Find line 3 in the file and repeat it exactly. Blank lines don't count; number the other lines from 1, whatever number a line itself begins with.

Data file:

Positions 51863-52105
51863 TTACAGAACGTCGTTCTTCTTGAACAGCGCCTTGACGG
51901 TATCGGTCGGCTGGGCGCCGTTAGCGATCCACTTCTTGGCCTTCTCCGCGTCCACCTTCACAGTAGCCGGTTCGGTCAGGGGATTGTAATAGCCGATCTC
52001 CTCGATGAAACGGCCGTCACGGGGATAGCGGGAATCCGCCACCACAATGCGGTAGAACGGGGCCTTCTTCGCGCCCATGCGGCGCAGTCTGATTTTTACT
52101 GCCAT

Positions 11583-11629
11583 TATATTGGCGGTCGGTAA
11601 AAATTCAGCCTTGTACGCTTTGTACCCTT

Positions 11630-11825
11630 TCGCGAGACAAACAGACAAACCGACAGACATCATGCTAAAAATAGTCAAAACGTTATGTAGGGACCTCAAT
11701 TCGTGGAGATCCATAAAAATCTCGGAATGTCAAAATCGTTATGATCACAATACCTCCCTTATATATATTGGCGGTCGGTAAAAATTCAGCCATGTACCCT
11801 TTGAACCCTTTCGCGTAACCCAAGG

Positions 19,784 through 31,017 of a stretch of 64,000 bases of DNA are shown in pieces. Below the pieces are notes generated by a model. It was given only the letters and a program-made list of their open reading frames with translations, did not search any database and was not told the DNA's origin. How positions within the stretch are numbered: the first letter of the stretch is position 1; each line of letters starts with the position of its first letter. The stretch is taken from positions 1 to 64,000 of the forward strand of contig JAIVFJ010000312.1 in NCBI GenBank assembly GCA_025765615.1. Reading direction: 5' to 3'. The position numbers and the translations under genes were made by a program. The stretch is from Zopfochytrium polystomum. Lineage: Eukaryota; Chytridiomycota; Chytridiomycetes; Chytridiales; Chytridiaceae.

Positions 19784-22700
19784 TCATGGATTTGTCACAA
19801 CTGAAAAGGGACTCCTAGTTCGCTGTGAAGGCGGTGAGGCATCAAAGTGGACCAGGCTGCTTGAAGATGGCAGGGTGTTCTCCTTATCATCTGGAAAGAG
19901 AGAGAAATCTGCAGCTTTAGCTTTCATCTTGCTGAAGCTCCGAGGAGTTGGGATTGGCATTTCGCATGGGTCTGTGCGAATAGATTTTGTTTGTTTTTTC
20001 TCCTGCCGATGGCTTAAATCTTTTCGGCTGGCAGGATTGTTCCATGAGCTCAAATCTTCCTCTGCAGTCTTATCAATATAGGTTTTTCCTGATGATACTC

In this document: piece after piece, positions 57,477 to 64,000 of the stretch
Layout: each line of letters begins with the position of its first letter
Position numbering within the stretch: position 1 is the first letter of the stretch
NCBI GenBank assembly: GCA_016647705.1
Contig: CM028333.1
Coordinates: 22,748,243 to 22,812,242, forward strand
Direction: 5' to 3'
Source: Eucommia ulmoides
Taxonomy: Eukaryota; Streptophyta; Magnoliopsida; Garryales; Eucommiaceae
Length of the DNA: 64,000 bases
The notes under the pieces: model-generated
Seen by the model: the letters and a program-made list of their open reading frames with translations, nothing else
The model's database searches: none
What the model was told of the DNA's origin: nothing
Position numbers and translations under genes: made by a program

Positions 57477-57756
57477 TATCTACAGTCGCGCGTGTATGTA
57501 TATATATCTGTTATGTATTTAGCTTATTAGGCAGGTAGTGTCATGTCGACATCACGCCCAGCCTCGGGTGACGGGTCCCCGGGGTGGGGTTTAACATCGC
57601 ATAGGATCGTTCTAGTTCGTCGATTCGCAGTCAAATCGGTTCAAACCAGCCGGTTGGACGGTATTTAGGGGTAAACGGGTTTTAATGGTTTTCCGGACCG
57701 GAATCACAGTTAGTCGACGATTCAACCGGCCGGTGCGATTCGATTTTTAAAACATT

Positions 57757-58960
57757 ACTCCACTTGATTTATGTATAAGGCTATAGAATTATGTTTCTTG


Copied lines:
51901 TATCGGTCGGCTGGGCGCCGTTAGCGATCCACTTCTTGGCCTTCTCCGCGTCCACCTTCACAGTAGCCGGTTCGGTCAGGGGATTGTAATAGCCGATCTC